Asked on Jun 14, 2018

How to clean basement, 100 yrs old, cement floors, unfinished walls

by Ernestine
can I use water and soap? Any other cleaning product? I’m afraid of producing mold, which can remain. If I hired a cleaning company, I’m still afraid that an healthy residue of some sort would remain.

  6 answers
  • Ebbjdl Ebbjdl on Jun 14, 2018

    Power wash the floor, then paint it with paint for concrete. They have some nice colors to choose from, and textures. The walls are a question I'm not sure of. Is the sheetrock on the walls ? Do you have to paint the walls ? After you power wash, roll the walls with a sealer, if the walls are brick, seal them too.

  • 27524803 27524803 on Jun 14, 2018

    You should consider hiring someone to come in a assess the foundation structure.... if the basement has moisture issues... you may have to invest in sealing the foundation from the outside... and installing a weeping tile drainage system... It may also require putting in a sump system or dehydrator... to help remove moisture..... once you solve the moisture getting in problem... the keeping the basement dry problem should be taken care of... or are free referral services. They verify reviews and check references... Start by consulting a Structural Engineer that specializes in vintage and heritage aged homes... The engineer can give you the best information on what the problem really is... and what has to be done for a permanent fix. Then you can make an informed decision.

  • Amy B Reineri Amy B Reineri on Jun 14, 2018

    You can use warm soapy water - you can use just a dampened cloth or brush and then see how much dirt comes up as you wipe the dampness/water back up. (You can use a mop on the floor for this.) It may take a lot of water to clean the floor, but you don't need to put a lot of it down at one time - just keep going over it until it gets clean. Then set up a fan to blow air out of the basement and open a window on the opposite side of the basement if you can. You can also open all the vents on one side of the basement and put the fan blowing out through a single vent on the other side and occasionally switch sides with the fan and vent openings, so the air is pulled in from all the vents over time, circulating all the air in the basement. Mold needs food to survive, so once the concrete has been cleaned well, you shouldn't have anything for the mold to grow on. You can seal the wood overhead to reduce mold growth areas even more.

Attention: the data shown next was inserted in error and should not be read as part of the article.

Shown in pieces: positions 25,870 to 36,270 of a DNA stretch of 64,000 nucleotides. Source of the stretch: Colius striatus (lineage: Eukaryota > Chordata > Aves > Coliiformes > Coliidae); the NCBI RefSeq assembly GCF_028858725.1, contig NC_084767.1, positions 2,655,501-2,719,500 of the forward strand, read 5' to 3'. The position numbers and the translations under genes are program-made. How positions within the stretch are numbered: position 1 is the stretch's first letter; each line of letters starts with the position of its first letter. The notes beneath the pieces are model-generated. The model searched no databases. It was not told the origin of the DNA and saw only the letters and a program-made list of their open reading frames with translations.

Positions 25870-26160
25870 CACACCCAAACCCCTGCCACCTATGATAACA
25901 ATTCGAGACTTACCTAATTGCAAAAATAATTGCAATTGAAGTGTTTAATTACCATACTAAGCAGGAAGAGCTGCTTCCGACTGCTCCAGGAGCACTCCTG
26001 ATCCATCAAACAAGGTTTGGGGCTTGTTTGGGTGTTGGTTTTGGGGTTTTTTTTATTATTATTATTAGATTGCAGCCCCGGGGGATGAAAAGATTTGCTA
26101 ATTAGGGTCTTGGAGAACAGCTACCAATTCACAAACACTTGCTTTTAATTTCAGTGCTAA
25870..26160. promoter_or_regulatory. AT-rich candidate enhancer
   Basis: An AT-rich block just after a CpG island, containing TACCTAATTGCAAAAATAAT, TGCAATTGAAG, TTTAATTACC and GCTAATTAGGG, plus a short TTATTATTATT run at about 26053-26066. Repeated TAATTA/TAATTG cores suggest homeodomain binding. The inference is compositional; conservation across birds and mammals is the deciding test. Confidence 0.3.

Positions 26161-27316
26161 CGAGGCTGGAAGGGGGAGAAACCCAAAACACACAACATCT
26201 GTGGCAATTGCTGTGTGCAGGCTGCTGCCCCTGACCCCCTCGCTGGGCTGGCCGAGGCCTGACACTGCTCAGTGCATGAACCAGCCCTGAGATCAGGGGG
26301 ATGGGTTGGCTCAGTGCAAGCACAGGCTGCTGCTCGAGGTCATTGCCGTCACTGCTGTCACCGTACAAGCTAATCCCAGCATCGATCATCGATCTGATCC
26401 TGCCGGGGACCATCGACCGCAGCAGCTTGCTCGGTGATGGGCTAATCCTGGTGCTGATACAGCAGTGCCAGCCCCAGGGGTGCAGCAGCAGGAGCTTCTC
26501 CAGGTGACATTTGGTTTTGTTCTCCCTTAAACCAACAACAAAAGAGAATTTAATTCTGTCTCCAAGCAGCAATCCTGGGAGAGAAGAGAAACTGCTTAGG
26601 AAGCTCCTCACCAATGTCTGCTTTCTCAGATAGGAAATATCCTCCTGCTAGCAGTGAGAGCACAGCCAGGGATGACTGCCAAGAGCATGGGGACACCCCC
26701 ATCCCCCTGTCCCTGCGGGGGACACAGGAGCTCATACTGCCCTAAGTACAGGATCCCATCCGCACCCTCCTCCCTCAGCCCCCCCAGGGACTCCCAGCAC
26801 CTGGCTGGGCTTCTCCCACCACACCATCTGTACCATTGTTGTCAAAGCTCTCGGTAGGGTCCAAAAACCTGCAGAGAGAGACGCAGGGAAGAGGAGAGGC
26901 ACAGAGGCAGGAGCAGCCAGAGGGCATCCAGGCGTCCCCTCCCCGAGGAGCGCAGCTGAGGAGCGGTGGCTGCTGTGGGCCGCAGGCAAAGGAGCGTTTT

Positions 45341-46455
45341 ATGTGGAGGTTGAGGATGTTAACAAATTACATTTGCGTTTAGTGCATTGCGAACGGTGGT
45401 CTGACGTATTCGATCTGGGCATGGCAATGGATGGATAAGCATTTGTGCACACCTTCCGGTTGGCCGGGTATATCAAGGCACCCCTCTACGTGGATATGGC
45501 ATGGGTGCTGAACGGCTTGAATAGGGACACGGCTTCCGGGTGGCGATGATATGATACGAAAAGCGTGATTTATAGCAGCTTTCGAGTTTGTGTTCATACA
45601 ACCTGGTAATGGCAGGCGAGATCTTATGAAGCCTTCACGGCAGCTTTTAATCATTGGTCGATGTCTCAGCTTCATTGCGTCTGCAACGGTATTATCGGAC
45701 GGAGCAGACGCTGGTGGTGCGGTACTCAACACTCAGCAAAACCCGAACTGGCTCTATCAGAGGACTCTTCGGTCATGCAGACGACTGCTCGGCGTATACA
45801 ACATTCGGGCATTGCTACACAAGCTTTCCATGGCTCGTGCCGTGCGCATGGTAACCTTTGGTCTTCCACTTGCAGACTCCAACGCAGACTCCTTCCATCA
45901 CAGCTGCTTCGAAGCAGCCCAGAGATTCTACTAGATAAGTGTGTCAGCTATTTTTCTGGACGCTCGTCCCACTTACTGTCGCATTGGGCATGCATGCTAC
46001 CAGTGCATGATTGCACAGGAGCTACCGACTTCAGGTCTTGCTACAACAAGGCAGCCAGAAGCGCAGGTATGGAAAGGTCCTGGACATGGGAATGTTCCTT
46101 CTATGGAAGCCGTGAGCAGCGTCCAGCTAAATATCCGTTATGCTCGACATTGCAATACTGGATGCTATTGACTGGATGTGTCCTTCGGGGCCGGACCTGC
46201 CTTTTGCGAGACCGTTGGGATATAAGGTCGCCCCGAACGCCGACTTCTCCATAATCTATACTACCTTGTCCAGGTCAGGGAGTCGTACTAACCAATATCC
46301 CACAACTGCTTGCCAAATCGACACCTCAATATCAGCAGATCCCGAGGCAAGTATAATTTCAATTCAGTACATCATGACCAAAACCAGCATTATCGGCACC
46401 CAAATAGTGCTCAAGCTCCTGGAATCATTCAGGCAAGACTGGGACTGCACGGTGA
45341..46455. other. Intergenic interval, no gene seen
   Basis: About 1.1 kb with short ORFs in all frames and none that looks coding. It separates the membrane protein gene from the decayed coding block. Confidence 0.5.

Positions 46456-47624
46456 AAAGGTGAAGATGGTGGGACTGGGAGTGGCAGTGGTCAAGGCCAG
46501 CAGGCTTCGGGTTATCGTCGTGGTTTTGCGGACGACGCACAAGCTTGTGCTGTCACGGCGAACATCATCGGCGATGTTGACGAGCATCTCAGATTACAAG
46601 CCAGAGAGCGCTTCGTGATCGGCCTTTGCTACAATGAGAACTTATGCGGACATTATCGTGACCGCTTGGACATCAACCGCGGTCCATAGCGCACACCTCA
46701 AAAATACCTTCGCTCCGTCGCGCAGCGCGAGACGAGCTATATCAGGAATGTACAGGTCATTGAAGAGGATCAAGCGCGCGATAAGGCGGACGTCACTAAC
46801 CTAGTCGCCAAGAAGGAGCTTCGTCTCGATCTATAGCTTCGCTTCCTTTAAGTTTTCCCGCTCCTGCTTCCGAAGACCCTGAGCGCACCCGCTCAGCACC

• Joy Elizabeth Joy Elizabeth on Jun 14, 2018

    Any strong floor cleaner will do, it just may take a lot of go overs until it is finally clean! We had the same situation in our basement and very moist mildewy conditions. With a dehumidifier, a thorough cleaning, some concrete sealing paint for the walls, and a concrete floor would never recognize it! It made a huge difference.

  • Ebbjdl Ebbjdl on Jun 18, 2018

    Insulate between the studs, and cover with sheetrock. I would still power wash between the studs. If you don't want to spend money for the sheetrock, put up paneling. Paneling is quite outdated, but a lot less money. If you do sheetrock get the waterproof kind they use in bathrooms, it's light green in color. Let the power wash dry completely, and use Flexseal for the walls. It is a rubberized sealer, which you can roll it on before you put the insulation in. Hope this works out, let me know. Flexseal can be purchased at Home Depot or Lowe's.